William “Wild Bill” Donovan is one of the giants and fathers of the American intelligence community. But before he became a spymaster, he fought in World War I in the infantry and was a war hero. 

After studying law at Columbia University, where he was a classmate of Franklin Delano Roosevelt, Donovan became a partner in a law firm in Buffalo, New York. There he decided to help form and lead a troop of cavalry for the New York National Guard. His unit was mobilized and sent to Mexico during the punitive campaigns to catch Pancho Villa.

Upon returning from Mexico, Donovan was promoted to Major and joined the “Fighting 69th” (the Irish Brigade of Civil War fame). The 69th later became the 165th Regiment of the famous “Rainbow Division.”

Donovan was an officer who led from the front, even as a battalion commander.

In World War I, he was wounded by shrapnel and nearly blinded by a German mustard gas attack. He was awarded the French Croix de Guerre for a daring under fire rescue of a wounded soldier. Donovan refused to accept the honor until a Jewish soldier, who had also taken part in the same action but was snubbed because of his religion, received the award. After the French authorities rectified Donovan accepted the Croix de Guerre.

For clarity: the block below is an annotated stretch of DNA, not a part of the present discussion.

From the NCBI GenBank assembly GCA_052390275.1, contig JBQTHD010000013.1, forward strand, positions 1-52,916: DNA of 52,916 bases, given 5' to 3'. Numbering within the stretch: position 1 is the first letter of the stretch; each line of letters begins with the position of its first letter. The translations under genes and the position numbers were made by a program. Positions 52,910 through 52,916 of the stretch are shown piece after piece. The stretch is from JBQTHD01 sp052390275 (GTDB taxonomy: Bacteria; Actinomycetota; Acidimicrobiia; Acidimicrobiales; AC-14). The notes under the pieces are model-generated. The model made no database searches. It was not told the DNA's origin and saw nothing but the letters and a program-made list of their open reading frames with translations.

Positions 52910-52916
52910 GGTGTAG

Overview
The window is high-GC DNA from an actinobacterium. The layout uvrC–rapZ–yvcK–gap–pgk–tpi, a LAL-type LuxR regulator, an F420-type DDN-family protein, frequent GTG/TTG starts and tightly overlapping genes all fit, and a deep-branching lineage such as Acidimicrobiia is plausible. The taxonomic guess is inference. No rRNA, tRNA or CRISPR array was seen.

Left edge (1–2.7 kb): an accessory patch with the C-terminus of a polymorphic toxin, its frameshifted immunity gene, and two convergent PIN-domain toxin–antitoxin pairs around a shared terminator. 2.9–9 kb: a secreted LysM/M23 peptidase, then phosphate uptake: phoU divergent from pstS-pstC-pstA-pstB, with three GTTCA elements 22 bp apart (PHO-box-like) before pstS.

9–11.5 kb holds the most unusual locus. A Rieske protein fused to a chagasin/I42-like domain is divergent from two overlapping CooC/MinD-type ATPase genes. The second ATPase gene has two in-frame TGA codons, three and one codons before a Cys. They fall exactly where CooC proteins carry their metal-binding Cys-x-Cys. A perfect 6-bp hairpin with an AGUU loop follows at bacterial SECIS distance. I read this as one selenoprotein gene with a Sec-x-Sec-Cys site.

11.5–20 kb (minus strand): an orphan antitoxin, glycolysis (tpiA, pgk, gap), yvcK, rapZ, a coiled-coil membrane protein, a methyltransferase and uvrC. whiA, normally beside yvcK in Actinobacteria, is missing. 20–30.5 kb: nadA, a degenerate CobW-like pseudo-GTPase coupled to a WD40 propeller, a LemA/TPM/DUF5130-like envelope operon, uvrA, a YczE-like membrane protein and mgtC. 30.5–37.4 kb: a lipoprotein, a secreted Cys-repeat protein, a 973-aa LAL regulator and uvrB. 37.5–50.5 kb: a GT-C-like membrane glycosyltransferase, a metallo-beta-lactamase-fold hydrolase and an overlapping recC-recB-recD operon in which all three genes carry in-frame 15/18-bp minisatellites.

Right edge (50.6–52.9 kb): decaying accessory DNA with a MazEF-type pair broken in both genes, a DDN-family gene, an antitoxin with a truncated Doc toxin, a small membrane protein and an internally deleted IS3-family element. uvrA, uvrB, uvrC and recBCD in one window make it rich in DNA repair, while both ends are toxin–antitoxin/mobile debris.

On October 14-15, 1918, during the Meuse-Argonne Offensive, the 165th was in heavy action at Landres-et-St. Georges. Donovan, now a Lt. Colonel, led one of three regiments. The objective was to capture an enemy position that was well entrenched on a steep ravine and surrounded by machine guns and artillery.  

Because of the heavy German fire and strong defensive positions, the other two supporting regiments refused to advance. Yet Donovan persisted and rallied his regiment and led the advance under absolutely murderous enemy fire.  

Although most of the officers of the time had stripped off all of their rank and insignia, Donovan had refused to do so. He told his men, “They can’t hit me and they won’t hit you!”